Oxfam’s former safeguarding chief has warned that sexual abuse is being reported in the charity’s shops and said that the charity and regulators are not doing enough to address the problem.
Helen Evans, head of global safeguarding from 2012 to 2015, said in an interview with Channel 4 News broadcast yesterday evening that there had been incidents of abuse involving volunteers, some under 18, reported at Oxfam’s charity shops during her tenure.
There have been more than 100 reports of allegations of sexual abuse and misconduct in Oxfam’s UK trading division since 2013, with the number increasing year-on-year.
According to the charity’s latest accounts, for the year to March 2017, 52 allegations of sexual abuse and misconduct were reported from its UK-based trading division during the year.
This figure was more than double the 23 allegations reported the previous year, while there were 17 such reports made in 2014/15 and 16 the year before that.
In her interview, Evans spoke about one particular case of an adult volunteer assaulting a child volunteer during her tenure, which she said went to court.
Evans said the shop manager put pressure on the volunteer not to go to the police.
She said the shop manager was ultimately dismissed but she felt “it was challenging to get the right outcome”.
In a written statement posted on Twitter after the interview, Evans said the charity received three allegations of child abuse in its shops in January 2015.
In the interview, Evans said she raised concerns about Oxfam not conducting Disclosure and Barring Service (DBS) checks with the charity, government and regulatory bodies.
She said: “That troubled me because I knew Oxfam was not conducting the criminal record checks that it needed to conduct, that children were being left alone with adults who hadn’t been criminal record checked.
“And that is something that afterwards I took to the Charity Commission. I took to the Children’s Commissioner. I took to the Home Office. And at that time the Home Office and the Charity Commission were saying that because it was retail, it was okay not to have those checks.”
Evans described the fact that it was not supposedly a requirement for charity shops staff to have a DBS check, as an “extraordinary loophole”.
“Oxfam and all the charity shops, people trust. People trust them because they are charities. And the point I made repeatedly are parents are trusting these organisations to keep their children safe when they volunteer.
“These are 14-year-old children and if parents knew that those adults were not checked, they would not be sending their children into those shops.”
Oxfam published a statement following Evans’ interview saying that it had introduced standard DBS checks for all shop managers and deputy managers but it does not say this requirement extends to volunteers.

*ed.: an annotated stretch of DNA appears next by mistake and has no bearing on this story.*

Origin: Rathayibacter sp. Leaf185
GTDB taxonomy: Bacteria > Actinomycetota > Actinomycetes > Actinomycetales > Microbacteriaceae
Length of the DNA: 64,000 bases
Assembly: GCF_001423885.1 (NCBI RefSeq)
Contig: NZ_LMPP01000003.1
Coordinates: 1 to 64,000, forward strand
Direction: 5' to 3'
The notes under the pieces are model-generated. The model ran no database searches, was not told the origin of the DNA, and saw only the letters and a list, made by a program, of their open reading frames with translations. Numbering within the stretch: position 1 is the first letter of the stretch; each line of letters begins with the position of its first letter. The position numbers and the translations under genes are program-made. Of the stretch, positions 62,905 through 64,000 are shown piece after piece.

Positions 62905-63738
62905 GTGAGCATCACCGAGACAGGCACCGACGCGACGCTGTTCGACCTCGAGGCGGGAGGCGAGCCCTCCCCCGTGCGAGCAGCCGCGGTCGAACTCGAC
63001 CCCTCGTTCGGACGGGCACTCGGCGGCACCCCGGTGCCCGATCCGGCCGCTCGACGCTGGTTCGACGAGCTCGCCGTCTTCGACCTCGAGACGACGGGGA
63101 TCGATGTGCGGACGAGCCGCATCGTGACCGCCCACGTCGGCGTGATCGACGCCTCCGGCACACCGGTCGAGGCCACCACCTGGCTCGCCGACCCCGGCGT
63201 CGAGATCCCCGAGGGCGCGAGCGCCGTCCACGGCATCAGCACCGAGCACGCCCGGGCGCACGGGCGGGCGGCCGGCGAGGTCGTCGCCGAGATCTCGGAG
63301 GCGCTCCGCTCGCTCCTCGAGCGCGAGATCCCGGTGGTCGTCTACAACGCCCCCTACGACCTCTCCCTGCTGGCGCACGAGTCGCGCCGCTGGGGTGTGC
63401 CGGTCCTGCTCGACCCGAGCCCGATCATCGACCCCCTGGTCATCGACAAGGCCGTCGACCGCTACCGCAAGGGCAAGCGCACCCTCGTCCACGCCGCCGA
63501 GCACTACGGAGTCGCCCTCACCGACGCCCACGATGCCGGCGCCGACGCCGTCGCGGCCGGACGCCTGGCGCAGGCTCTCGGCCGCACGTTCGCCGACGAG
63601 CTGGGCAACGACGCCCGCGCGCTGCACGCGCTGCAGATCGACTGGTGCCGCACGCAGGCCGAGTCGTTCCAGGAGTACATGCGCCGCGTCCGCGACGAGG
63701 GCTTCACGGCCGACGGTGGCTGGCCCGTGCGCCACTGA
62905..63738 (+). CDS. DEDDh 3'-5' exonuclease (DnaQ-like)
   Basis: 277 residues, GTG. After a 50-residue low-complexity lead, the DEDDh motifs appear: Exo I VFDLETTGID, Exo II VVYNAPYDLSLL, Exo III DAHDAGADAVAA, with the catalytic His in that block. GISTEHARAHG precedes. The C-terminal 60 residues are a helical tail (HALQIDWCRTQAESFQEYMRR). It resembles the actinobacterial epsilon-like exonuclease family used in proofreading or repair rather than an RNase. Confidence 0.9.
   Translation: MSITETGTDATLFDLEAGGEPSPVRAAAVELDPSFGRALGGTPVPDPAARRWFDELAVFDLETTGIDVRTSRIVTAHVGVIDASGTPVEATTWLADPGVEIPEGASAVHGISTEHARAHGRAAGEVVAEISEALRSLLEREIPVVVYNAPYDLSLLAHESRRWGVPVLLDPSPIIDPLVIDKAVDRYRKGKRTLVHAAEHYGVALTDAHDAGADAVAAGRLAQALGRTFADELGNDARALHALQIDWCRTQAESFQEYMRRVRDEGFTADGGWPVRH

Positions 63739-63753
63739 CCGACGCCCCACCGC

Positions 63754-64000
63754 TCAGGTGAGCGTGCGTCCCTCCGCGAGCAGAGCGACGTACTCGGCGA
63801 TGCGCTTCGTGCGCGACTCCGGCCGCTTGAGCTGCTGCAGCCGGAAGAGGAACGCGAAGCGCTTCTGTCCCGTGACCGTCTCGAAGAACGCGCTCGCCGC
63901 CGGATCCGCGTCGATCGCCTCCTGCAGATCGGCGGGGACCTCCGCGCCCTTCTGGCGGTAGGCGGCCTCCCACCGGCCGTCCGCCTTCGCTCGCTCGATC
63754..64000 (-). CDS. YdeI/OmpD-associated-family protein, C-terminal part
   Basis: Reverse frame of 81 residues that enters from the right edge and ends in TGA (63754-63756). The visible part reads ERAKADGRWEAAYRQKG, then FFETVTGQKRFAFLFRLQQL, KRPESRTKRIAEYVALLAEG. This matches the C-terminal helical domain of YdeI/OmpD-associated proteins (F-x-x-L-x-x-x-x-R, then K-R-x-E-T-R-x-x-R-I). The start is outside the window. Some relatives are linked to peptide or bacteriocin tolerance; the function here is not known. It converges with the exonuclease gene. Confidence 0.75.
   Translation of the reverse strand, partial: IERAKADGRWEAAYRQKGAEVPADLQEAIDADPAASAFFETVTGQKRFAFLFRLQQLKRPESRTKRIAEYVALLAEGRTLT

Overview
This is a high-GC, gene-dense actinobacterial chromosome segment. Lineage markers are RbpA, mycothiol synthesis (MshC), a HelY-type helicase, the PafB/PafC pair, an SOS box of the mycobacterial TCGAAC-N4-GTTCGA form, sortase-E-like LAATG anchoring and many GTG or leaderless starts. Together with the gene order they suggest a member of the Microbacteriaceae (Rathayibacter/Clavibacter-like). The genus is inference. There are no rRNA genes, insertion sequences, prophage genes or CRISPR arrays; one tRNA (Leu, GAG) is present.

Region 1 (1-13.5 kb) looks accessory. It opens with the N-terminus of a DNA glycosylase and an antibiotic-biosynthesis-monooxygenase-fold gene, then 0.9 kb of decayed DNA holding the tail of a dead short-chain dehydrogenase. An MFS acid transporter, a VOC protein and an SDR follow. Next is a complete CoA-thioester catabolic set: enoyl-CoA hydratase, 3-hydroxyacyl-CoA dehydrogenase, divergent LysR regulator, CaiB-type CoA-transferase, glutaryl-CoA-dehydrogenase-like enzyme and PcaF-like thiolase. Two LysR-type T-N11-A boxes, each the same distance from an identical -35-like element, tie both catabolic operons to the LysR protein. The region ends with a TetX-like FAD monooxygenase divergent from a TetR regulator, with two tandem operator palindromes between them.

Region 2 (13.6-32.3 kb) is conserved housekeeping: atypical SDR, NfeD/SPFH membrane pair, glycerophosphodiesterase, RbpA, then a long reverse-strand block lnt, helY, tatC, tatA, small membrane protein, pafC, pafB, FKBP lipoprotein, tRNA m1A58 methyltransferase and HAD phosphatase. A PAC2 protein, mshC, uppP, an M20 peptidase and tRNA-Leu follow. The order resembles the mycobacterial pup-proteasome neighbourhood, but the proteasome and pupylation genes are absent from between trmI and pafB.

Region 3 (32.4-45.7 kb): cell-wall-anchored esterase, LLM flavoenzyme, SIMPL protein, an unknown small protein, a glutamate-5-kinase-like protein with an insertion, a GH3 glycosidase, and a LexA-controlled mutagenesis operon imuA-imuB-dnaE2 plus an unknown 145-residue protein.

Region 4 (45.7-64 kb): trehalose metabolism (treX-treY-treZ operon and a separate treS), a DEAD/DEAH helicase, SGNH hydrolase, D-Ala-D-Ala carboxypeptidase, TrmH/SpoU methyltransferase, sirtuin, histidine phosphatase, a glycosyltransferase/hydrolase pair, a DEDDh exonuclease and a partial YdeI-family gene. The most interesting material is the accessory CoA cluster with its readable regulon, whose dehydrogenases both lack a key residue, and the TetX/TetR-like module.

It said standards requirements were introduced in 2012 and “extended to the enhanced level in 2014 and from 2015 retrospectively to all managers”.
The charity also said it has been providing safeguarding and security training for shop managers since January 2013, with a full roll-out ongoing since 2015.
It said: “This resulted in a dramatic improvement in the ability of shop teams to recognise potential safeguarding issues, and an increase in the number of reported cases.
“All 900 shop and deputy shop managers are now required to have enhanced Disclosure and Barring Service checks, this would uncover the same data as Police National Checks e.g. any spent and unspent convictions, cautions and warnings held by police forces and children and/or adult’s barred lists.
“We take references for all volunteers and we have seven dedicated HR staff who help deliver the training and support to our shops, in conjunction with our area managers.”
Civil Society News has asked Oxfam to confirm whether it requires volunteers to be DBS checked.
A spokesman for the Children’s Commissioner for England told Civil Society News that Evans had contacted the regulator indirectly through her MP, Andrew Smith.
The spokesman said Smith had not raised any details about individual cases but that the regulator had recommended at the time that “people who supervise children in charity shops should be DBS checked”.
He said: “The MP said I’m raising on behalf of my constituent concerns about the levels at which shop workers are checked.
“And we thought that was a broadly fair comment and we would highly recommend that the adherence was anyone in day to day supervision of children is DBS checked.”
The Charity Commission, meanwhile, also said Evans had not reported concerns about specific incidents to the regulator in 2015.
Civil Society News asked the Commission and the Home Office to confirm what was said to Evans in 2015 regarding shops workers needing a DBS check.
A spokesperson for the Home Office said: "A shop volunteer does not necessarily require a DBS check but could do if their role included the supervision of children who were also volunteering in the shop, for example.
"The framework for eligibility for DBS checks is set out in legislation and relates to what the role involves and/or the circumstances in which it is performed, and includes roles working closely with children or other vulnerable groups.
"It is the responsibility of an employer to determine if a DBS check is required for a particular role or activity."
"Any employer is entitled to ask potential employees about unspent convictions and any individual is entitled to apply for a Basic Criminal Records Check for this or any other purpose."